After doling out nearly $3 million in loans for an expansion of the Zulu Social Aid and Pleasure Club headquarters and an entertainment complex on St. Bernard Avenue, the city of New Orleans has about $9 million left in its Urban Development Action Grant fund for revitalization projects in low-income neighborhoods.

“We have $12 million total in the UDAG fund,” Economic Development Director Ernest Gethers told the council Tuesday. He said that included the $400,000 Zulu loan and a separate $2.5 million loan to Glenn and David Amedee to build Inspire, an ambitious retail and entertainment complex planned near the intersection of St. Bernard Avenue and North Claiborne Avenue in the Seventh Ward.

The Amedee brothers, successful businessmen who run two popular establishments close to the Inspire site on St. Bernard, are the first entrepreneurs in recent memory to receive more than $750,000 from the fund.

Last year, five businesses – Advanced Steel, Cansecos, Mrs.Wheats, CJC (Meme’s) and CM Designs — received loans from the fund, public records show. All five received $750,000 even though three requested more different amounts – and one asked for less.

In response to questions from District B Councilwoman Stacy Head about the difference in loan amounts between the two years, Gethers said that a $750,000 limit had been imposed by former recovery czar Ed Blakely.

“That $750,000 limit was placed by the good doctor,” he said. “Dr. Blakely limited the amount because we only had a certain amount of money available for lending at that time.”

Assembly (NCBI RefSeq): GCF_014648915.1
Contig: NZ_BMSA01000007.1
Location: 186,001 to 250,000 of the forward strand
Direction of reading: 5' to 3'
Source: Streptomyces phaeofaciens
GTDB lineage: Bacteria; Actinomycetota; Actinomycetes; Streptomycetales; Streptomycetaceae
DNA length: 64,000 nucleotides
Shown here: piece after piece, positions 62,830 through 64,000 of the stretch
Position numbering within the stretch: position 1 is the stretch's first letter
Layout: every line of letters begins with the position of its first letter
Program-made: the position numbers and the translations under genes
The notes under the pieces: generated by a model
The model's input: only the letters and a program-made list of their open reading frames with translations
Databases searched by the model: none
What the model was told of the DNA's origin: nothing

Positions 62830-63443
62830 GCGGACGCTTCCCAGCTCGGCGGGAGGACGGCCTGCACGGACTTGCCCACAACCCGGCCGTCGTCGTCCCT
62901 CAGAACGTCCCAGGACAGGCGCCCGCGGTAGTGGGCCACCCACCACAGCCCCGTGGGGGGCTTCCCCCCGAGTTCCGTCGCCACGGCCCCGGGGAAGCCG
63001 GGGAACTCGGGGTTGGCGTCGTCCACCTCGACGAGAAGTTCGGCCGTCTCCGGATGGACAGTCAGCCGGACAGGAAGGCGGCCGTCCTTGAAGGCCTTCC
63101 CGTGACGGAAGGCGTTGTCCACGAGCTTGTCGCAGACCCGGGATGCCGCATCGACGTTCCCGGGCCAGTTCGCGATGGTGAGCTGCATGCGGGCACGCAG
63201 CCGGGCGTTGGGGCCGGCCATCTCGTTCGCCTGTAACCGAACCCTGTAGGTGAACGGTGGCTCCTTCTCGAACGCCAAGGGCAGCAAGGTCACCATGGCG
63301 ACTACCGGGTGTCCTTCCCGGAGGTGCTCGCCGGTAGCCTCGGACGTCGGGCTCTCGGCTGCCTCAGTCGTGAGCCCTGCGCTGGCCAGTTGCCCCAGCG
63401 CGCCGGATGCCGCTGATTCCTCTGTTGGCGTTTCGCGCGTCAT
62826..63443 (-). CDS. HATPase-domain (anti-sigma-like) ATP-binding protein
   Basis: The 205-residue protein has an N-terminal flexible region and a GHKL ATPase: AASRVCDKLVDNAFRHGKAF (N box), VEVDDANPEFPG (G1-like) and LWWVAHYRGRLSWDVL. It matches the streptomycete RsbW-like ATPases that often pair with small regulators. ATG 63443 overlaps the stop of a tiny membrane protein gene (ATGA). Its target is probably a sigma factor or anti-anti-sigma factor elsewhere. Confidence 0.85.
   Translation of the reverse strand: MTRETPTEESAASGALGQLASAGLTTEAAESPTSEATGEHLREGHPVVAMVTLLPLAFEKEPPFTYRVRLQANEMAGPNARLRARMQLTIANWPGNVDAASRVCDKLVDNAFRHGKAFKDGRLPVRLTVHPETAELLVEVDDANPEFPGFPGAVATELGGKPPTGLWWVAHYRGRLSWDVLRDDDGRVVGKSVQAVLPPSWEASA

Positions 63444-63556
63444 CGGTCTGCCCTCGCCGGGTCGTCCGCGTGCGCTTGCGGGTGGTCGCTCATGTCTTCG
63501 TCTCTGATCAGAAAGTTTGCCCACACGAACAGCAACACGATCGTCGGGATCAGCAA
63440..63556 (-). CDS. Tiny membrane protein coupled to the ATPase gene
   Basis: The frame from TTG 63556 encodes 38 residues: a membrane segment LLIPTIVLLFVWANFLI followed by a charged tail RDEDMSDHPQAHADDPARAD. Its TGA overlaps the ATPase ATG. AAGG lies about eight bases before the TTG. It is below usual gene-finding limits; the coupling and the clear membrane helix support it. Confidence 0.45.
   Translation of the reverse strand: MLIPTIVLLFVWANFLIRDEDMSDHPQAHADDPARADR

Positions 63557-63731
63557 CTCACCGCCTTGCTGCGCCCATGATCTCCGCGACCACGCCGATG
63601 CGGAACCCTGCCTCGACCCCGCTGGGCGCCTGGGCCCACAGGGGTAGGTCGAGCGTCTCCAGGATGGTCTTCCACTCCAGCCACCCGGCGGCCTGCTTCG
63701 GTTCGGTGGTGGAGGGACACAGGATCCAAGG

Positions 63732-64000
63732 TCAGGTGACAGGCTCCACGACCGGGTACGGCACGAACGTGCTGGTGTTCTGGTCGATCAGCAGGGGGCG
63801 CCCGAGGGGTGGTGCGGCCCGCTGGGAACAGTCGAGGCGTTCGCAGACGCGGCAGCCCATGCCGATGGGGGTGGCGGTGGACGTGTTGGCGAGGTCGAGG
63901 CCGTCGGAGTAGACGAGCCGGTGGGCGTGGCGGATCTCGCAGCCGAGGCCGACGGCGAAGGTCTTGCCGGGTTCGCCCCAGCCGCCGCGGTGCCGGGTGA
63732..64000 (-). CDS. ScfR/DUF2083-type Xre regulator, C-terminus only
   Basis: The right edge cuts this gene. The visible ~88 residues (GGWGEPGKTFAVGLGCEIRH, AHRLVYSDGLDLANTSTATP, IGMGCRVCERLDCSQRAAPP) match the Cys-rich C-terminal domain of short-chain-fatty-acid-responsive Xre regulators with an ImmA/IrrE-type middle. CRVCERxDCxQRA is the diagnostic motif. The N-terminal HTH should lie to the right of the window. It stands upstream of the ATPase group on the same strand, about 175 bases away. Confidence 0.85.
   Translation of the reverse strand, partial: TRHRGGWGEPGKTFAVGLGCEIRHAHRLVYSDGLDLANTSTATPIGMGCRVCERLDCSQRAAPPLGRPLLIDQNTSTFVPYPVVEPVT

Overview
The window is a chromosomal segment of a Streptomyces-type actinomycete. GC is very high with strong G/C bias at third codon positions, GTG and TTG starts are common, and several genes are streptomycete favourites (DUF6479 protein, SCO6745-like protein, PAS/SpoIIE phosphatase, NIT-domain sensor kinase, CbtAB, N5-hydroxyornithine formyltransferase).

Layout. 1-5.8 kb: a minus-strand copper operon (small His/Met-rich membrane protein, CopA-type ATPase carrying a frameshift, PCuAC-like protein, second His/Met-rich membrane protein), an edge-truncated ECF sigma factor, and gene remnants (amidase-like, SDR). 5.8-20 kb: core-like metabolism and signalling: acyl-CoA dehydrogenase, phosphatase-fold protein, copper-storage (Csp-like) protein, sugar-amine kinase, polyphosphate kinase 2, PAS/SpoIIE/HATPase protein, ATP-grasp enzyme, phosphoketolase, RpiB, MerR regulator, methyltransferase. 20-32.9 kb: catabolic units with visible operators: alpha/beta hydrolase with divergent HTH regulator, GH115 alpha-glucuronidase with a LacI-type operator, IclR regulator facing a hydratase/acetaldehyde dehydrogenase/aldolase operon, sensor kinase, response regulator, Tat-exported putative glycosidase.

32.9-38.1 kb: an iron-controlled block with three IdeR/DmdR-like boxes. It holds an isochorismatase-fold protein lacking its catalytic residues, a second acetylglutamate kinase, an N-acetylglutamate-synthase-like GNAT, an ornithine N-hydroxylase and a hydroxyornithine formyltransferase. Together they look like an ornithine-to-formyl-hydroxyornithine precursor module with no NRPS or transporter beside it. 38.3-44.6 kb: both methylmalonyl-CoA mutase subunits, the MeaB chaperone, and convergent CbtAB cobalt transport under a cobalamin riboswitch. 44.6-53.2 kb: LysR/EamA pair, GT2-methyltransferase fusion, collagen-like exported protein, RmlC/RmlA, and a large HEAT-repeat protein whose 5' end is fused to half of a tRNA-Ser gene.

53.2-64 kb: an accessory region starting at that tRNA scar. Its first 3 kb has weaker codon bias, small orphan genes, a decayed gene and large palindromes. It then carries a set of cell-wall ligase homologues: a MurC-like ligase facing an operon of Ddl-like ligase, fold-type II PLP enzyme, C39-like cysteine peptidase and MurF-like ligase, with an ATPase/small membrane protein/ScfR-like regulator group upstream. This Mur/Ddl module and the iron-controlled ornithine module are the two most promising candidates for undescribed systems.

Following Blakely’s departure last summer, Gethers moved money from other city budget areas back to the urban development fund, Gethers said.

“I believe I told the council that I would look for more funding for the UDAG fund because he  had put other funds in other projects and that is what I did,” he said.

Gethers did not say where he found the money to bolster the economic development fund.

Council President Arnie Fielkow was absent for the votes. In the past, he has spoken passionately about the need to reform the process that governs city economic development programs.  District C Councilman James Carter, who represents the district that includes the Inspire site and has been known to make appearances at the Amedees’ other club, The Perfect Fit, recused himself from the Zulu vote because he is a member of the prominent African American organization.

Councilwomen Cynthia Hedge-Morrell, Cynthia Willard-Lewis and Jackie Brechtel Clarkson voted for both loans. Head voted for the Zulu loan but against the money for the Amedee development, saying that while she thought it was a “wonderful project” being done by “valuable” community members, she could not shake concerns about a “horribly flawed process.”

“We should have stopped the entire program, instead of opening the door while knowing the process is likely flawed,” she said.

District A Councilwoman Shelley Midura also voted against the Amedee loan, citing concerns about the integrity of the process and the size of the loan.

“This is not a small amount of money and the application lacks basic information that any bank or responsible lender would need to see before loaning it out,” she said in an interview after the meeting.  She was not on the dais for the vote on Zulu.